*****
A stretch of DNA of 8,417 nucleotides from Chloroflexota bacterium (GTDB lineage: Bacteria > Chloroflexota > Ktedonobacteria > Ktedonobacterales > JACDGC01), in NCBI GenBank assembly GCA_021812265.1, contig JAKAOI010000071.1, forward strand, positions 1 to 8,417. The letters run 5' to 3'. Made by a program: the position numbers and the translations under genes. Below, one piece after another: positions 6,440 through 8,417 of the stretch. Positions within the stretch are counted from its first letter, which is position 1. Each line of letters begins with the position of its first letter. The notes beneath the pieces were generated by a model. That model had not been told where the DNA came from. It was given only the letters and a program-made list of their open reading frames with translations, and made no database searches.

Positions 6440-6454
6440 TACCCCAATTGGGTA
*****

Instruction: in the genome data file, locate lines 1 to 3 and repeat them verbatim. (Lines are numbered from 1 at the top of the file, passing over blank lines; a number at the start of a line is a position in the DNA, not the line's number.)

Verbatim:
A stretch of DNA of 8,417 nucleotides from Chloroflexota bacterium (GTDB lineage: Bacteria > Chloroflexota > Ktedonobacteria > Ktedonobacterales > JACDGC01), in NCBI GenBank assembly GCA_021812265.1, contig JAKAOI010000071.1, forward strand, positions 1 to 8,417. The letters run 5' to 3'. Made by a program: the position numbers and the translations under genes. Below, one piece after another: positions 6,440 through 8,417 of the stretch. Positions within the stretch are counted from its first letter, which is position 1. Each line of letters begins with the position of its first letter. The notes beneath the pieces were generated by a model. That model had not been told where the DNA came from. It was given only the letters and a program-made list of their open reading frames with translations, and made no database searches.

Positions 6440-6454
6440 TACCCCAATTGGGTA